This is why it is vital that the balance of care is shifted out of our hospitals and into the community. This will allow the elderly to receive care that is specific to their needs within their own home or in a homely setting. We don’t just want people to be living longer we also want people to be living healthier lives too.

A busy week all round

12th October, 2015

A busy week all round

One thing that can’t be said about the Parliamentary week is that it lacks variation. As an MSP you can engage and meet people on a whole range of issues.

Last week began with a visit to the newly refurbished Clydesdale Bank branch on West Blackhall Street to hear about their commitment to local services.  The visit was particularly refreshing when we consider the series of bank closures made on the high street in recent years.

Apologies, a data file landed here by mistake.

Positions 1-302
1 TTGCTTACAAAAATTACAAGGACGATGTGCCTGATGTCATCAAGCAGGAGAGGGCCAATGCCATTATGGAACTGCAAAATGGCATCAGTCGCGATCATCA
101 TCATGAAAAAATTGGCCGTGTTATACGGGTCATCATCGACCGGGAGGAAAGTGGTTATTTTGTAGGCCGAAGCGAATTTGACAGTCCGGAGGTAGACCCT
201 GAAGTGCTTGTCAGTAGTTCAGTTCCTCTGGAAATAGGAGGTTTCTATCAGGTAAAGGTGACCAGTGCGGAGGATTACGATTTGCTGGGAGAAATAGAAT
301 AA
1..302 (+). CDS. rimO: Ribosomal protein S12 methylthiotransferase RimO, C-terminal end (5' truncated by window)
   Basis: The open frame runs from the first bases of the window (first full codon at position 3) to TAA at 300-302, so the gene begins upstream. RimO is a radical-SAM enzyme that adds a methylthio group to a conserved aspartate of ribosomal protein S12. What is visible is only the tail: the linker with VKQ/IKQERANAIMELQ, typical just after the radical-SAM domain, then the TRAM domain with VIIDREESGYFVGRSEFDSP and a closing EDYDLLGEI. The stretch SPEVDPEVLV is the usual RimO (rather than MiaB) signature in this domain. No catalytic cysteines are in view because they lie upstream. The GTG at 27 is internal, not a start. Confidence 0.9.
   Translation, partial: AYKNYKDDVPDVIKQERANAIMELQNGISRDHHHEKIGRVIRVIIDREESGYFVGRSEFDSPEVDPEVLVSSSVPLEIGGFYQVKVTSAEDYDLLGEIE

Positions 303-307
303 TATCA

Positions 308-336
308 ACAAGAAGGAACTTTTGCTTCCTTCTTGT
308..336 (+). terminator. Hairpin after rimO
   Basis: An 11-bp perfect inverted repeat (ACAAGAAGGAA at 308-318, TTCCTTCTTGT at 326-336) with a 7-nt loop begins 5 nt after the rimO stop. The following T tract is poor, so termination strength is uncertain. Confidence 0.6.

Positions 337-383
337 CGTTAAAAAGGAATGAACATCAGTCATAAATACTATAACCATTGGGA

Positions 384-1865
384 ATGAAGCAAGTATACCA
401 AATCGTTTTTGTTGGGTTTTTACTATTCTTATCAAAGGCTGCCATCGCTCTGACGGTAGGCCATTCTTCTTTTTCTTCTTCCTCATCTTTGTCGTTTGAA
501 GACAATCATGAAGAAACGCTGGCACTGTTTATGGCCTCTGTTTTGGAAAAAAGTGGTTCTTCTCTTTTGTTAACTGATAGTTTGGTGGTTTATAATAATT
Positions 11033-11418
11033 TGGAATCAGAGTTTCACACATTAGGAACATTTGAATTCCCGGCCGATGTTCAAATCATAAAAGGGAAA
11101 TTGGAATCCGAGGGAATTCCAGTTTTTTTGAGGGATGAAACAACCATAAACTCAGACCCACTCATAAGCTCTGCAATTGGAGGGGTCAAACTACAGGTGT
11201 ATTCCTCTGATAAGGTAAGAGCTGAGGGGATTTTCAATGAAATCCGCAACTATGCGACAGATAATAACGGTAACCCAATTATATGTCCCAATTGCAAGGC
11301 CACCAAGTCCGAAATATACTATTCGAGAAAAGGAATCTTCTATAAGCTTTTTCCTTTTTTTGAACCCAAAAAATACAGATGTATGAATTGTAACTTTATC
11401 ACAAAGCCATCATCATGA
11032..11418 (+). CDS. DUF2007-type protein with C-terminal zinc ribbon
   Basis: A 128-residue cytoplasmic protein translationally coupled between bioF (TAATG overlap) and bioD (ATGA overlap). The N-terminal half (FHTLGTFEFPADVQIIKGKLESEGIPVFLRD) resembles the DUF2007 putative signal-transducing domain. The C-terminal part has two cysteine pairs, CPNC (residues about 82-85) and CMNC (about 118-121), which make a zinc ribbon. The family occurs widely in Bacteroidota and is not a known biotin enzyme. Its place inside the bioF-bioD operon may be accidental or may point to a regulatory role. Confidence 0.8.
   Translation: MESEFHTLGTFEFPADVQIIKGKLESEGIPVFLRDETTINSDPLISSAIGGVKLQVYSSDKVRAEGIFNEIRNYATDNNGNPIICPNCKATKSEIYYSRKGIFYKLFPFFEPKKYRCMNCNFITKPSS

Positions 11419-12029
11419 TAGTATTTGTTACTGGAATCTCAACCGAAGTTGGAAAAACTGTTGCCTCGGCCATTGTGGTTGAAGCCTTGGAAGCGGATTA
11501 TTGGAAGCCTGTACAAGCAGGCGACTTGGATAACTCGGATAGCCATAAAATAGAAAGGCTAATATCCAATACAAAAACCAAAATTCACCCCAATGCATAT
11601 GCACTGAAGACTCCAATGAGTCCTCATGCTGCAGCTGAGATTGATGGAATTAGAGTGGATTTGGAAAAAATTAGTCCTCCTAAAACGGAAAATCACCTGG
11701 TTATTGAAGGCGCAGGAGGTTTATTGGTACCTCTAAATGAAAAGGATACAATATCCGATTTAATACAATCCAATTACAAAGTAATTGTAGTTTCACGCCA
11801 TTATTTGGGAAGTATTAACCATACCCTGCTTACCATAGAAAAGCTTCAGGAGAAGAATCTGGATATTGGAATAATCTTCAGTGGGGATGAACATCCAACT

Following my meeting with Clydesdale staff, it was through to Edinburgh for my weekly meeting as convener of the Scottish Parliament’s Health Committee. I was glad to hear from the Health Minister Jamie Hepburn, that the Scottish Government has accepted one of the key recommendations the health committee made regarding the recent Carers Bill.

In response to concerns raised by carers the committee urged the government to enshrine a discussion about emergency planning in the adult carer support plan in order to give carers the peace of mind they need. If carers face an emergency they need to know that replacement care will get sorted out speedily and efficiently.